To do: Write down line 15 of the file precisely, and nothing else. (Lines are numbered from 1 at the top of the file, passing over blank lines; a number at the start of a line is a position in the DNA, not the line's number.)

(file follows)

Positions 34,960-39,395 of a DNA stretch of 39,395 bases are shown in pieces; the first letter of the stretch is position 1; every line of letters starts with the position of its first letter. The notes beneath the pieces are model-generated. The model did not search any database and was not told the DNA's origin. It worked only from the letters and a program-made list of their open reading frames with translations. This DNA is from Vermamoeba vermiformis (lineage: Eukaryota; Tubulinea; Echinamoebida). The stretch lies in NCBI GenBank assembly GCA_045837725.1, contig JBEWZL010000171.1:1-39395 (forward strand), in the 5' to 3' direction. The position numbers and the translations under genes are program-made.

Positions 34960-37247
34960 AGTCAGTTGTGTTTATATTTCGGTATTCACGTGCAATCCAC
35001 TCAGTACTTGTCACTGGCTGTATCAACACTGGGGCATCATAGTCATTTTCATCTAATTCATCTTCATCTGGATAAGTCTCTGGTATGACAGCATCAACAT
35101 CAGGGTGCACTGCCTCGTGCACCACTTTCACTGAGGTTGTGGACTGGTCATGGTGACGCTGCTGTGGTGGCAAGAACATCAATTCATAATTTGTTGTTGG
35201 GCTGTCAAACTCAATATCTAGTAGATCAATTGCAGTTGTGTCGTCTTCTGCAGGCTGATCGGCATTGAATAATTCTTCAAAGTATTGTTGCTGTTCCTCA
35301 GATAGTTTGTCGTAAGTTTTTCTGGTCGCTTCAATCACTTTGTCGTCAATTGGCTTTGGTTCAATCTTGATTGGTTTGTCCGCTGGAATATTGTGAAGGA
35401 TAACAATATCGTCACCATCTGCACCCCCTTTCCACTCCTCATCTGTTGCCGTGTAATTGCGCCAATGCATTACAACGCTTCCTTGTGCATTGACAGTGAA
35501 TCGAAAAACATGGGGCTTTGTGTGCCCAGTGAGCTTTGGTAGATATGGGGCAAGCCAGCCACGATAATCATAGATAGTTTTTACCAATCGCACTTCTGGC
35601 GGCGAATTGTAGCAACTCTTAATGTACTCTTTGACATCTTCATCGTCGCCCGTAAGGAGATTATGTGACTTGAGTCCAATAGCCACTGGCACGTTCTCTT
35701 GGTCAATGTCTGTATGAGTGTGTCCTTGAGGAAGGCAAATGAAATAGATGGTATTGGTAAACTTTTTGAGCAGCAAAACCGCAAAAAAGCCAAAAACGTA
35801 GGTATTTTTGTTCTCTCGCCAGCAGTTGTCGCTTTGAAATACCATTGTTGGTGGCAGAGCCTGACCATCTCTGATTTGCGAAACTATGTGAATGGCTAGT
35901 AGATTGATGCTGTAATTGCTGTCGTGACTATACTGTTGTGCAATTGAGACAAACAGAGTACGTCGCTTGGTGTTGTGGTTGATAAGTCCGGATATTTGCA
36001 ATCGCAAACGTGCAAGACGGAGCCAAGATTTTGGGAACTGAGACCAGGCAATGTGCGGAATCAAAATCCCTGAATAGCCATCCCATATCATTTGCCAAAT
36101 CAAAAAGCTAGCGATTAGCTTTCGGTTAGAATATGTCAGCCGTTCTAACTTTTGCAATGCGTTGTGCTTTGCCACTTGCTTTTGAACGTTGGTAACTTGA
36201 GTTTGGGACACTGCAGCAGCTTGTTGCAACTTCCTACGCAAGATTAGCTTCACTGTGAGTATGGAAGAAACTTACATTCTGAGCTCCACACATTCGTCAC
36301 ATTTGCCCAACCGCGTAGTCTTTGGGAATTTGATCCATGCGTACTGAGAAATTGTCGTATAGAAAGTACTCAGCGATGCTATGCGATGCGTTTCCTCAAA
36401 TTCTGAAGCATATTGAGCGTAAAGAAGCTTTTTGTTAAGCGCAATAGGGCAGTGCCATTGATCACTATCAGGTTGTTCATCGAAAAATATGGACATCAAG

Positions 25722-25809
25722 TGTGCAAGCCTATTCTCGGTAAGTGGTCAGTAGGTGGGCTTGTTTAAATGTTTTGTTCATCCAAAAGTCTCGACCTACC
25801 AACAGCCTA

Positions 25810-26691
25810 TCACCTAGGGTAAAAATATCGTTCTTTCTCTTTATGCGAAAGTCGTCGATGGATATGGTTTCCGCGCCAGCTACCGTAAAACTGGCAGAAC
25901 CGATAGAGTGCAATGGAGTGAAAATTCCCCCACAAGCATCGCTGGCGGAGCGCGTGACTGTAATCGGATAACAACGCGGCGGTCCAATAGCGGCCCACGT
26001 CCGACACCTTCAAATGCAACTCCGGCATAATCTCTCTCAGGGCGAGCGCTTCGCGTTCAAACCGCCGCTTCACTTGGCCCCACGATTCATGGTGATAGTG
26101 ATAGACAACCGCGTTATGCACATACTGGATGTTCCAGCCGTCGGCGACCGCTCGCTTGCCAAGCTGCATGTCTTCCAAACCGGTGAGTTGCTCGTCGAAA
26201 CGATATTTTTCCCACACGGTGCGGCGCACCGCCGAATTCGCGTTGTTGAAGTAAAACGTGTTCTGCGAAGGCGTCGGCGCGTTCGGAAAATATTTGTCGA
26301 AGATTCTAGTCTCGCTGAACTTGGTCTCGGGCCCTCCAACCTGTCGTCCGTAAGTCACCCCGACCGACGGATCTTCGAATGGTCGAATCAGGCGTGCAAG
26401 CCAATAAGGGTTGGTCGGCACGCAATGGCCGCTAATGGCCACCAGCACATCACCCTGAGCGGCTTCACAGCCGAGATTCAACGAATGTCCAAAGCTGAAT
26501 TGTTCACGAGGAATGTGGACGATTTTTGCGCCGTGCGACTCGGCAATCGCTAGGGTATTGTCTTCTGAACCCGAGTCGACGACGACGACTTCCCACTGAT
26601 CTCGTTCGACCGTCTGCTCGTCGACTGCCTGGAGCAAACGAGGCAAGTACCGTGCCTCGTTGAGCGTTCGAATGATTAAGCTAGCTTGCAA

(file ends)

36101 CAAAAAGCTAGCGATTAGCTTTCGGTTAGAATATGTCAGCCGTTCTAACTTTTGCAATGCGTTGTGCTTTGCCACTTGCTTTTGAACGTTGGTAACTTGA